Lessons in Abstraction from Galileo

Galileo's way of thinking was a much more revolutionary instrument for science than even the telescope. 

Today is the birthday of Galileo Galilei. So what exactly is the legacy of the great Italian physicist and astronomer and what can we learn from him?


We think of Galileo as a brave thinker, a science evangelist who took up the cause of convincing the Catholic Church that the earth went round the sun and not the other way around. History has vindicated Galileo, but in a broader sense, we can think of Galileo's contribution this way: he introduced abstract thinking into science. 

One could not observe the motion of the earth round the sun. So Galileo needed a different method of acquiring knowledge, and his way of thinking was a much more revolutionary instrument for science than even the telescope. In the words of the Encyclopedia Britannica, the modern idea of experiment was a method that was a peculiarly Galilean one that "consisted in the combination of experiment with calculation--in the transformation of the concrete into the abstract and the assiduous comparison of results."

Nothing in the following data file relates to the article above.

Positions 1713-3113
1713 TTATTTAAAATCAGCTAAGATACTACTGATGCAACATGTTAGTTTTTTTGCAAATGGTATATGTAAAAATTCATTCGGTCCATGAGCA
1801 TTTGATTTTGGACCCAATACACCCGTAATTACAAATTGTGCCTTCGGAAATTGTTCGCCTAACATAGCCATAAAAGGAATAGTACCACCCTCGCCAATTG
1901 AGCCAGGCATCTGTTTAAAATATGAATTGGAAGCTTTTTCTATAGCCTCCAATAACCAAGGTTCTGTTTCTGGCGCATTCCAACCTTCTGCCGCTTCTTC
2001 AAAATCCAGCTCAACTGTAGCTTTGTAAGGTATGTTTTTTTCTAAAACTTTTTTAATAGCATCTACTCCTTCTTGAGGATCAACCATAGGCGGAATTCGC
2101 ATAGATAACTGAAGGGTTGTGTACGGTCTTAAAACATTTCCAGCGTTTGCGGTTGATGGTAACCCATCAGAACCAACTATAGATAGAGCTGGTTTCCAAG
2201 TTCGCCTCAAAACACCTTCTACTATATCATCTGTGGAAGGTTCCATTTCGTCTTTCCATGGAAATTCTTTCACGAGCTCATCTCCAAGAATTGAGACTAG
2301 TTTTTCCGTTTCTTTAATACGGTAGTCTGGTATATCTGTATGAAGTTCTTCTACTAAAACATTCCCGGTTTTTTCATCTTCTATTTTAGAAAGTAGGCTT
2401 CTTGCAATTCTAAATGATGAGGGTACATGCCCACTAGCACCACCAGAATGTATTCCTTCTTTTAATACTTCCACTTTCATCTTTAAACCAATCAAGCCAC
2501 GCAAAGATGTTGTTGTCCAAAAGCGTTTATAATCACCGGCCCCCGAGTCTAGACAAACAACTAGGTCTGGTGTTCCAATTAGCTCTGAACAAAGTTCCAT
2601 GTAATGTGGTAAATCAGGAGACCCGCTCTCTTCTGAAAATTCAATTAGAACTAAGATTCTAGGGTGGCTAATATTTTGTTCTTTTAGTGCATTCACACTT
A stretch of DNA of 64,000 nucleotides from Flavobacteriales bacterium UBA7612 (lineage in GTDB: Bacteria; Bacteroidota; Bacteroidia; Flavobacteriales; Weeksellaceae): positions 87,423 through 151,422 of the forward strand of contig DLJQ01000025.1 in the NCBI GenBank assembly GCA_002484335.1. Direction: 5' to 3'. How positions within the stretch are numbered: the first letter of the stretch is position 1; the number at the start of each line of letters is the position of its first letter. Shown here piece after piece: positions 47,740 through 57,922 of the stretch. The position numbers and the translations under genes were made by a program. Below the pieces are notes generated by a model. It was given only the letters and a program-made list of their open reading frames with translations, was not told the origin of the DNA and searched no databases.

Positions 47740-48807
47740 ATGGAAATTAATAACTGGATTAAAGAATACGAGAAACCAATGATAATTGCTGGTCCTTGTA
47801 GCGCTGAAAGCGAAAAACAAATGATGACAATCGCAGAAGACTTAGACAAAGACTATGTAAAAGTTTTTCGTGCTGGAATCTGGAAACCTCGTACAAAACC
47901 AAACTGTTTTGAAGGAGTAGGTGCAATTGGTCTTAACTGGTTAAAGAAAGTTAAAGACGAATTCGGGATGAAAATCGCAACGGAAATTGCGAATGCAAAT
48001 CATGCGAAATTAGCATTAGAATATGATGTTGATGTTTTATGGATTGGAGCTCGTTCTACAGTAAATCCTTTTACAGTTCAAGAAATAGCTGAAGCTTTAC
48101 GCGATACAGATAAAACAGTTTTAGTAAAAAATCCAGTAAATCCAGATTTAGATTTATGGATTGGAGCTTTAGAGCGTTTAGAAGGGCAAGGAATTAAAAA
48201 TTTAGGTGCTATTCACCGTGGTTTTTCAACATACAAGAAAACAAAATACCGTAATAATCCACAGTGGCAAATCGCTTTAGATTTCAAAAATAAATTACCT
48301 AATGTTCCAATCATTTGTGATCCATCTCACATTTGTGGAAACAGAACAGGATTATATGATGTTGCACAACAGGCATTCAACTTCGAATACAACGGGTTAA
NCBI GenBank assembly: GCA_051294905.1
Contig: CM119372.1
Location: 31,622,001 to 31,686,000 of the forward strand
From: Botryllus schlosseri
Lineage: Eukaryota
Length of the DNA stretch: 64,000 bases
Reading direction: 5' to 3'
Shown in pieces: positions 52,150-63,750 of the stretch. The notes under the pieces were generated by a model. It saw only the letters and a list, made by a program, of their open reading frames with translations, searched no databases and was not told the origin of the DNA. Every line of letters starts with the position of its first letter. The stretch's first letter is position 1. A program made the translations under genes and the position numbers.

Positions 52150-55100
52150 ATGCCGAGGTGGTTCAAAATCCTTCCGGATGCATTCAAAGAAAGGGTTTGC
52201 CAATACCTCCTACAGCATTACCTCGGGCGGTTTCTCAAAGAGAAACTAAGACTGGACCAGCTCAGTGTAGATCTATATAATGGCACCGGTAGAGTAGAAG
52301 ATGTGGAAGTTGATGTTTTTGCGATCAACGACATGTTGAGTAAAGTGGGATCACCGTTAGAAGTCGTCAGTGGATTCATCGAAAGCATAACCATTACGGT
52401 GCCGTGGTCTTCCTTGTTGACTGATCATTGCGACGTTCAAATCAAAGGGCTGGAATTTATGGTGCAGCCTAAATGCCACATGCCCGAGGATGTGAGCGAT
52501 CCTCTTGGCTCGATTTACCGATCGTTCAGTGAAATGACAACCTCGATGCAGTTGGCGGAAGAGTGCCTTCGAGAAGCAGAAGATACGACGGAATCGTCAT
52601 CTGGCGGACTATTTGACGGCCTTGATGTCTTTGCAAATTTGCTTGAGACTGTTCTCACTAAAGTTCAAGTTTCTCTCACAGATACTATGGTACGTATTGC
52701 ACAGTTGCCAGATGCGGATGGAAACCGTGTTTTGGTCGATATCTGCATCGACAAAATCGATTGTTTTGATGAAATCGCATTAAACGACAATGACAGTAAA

"The laws of Nature are written in the language of mathematics," Galileo famously said. In other words, math is not only to be considered a tool. It is a mode of operation for discovering new truths: the mathematical deductive method. While Bertolt Brecht's play Galileo uses poetic license to dramatize Galileo's life, Brecht's friend and translator Eric Bentley nailed this concept in his introduction to the English edition of the play:

What actually happened to physics in the seventeenth century is that it became mathematical. This meant that it became, not more concrete, but just the opposite. After all, the evidence of one's senses is that the sun goes round the earth. That the earth should go round the sun is completely counter to that evidence. The average man today accepts the latter idea on pure faith. So far as he knows, it could be wholly untrue. For the demonstration lies in the realm of the abstract and the abstruce.   

In other words, our eyes can only perceive so much. Our brains are wired to only conceive so much. Math, however, gives us an extra sense. And there are truths that can only be accessed through mathematics. This idea is taken up and greatly expanded upon by mathematician Edward Frenkel in today's lesson. 

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